This is the first of a series of blog entries on Unsigned Bands – cross posted in the ProgArchives.com Prog Blog forum and on my own blog. Each quarter a number of bands posted in the ProgArchives.com Unsigned Bands forum will be discussed, based on my own impressions and the feedback we got for these bands through our forums.
This first blog post focuses on ten bands – discussed below, some of which have made it out of the Unsigned Bands forum because they were signed by a record company, or released an album themselves. Other bands will follow in future blog entries, it’s hard to choose amongst over 150 bands that were submitted to Unsigned Bands in the past 9 months.
Sunpath is a German progressive metal band that entered the forums as an unsigned/unreleased band and was approved shortly after that on the basis of self-released their debut album. A band with many influences listed in their band information (and probably as many not listed), formed by a mix of young and slightly older musicians (ages between 25 and 45 at the time of this release) most of whom are well trained (some even classically trained) multi-instrumentalists. Promising…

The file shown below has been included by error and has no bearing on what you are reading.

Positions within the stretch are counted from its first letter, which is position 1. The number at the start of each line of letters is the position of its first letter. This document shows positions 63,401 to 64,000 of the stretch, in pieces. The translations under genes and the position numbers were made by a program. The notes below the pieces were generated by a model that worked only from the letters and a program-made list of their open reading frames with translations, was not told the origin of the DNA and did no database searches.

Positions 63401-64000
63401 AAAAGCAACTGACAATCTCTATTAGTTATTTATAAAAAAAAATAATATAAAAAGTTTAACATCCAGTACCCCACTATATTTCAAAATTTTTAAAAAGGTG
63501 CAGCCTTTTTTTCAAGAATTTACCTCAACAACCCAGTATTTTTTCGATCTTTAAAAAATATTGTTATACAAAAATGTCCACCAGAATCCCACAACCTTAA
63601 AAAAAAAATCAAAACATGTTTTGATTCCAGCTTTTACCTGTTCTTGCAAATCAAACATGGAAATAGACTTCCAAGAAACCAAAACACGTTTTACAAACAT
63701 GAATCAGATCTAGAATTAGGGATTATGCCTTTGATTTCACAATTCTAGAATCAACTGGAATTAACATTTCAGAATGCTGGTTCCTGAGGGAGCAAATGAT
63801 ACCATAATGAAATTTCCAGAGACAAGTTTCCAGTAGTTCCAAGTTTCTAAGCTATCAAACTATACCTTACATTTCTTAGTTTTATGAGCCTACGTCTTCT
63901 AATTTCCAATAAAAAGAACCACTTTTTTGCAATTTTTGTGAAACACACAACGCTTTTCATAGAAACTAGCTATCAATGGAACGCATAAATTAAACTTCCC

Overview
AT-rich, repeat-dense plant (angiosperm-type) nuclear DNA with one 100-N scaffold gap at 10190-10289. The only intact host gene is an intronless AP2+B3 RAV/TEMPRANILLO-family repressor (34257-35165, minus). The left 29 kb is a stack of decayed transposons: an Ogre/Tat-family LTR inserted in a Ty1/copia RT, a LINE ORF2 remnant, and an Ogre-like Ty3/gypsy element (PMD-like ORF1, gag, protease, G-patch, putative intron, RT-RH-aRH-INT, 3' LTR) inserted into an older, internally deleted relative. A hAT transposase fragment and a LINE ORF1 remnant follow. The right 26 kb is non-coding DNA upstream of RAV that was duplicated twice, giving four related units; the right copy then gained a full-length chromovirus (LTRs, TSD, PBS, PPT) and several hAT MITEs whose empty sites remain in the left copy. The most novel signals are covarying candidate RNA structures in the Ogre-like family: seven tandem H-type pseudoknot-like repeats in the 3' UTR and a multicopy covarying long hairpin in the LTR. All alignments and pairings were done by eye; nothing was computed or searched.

Looking at my review of their album Acoustic Aphasia, the band’s sound is best described as mix between metal and and the progressive eclectisism of the heavier art rock bands. Metal is mixed with a violin, and the experienced vocals of former PICTURE THIS singer Ralf Kierspel. Strongest tracks on the album are Dreamscape (akin to Sieges Even’s Paramount album) and the more eclectic In Good Seasons.
The band expresses a clear vision and self trust in their own description of their music:
“SUNPATH – a name that stands for virtuosity, richness in elements, powerful rock, and fine melodies. Five musicians combine this with stylistic influences from rock, metal, jazz, blues, and funk – in order to create innovative, unique music.”
Worth investigating for people looking for metal with a melodic edge and bands with a future ahead of them.
Centaur Rodeo, like Sunpath, were posted in Unsigned Bands and then announced that they had downloadable album out through iTunes. On the basis of that, they were proposed for inclusion in the archives. So far, this has been a pending effort – apparently the band’s style is so eclectic that it’s not clear whether or not they should be considered prog…
Initially identified as Eclectic Prog, with Krautrock influences, people have been looking at them from Xover, Heavy, Post-Rock and even metal influences. Currently, they are being reconsidered by Eclectic – in parallel with Prog Metal.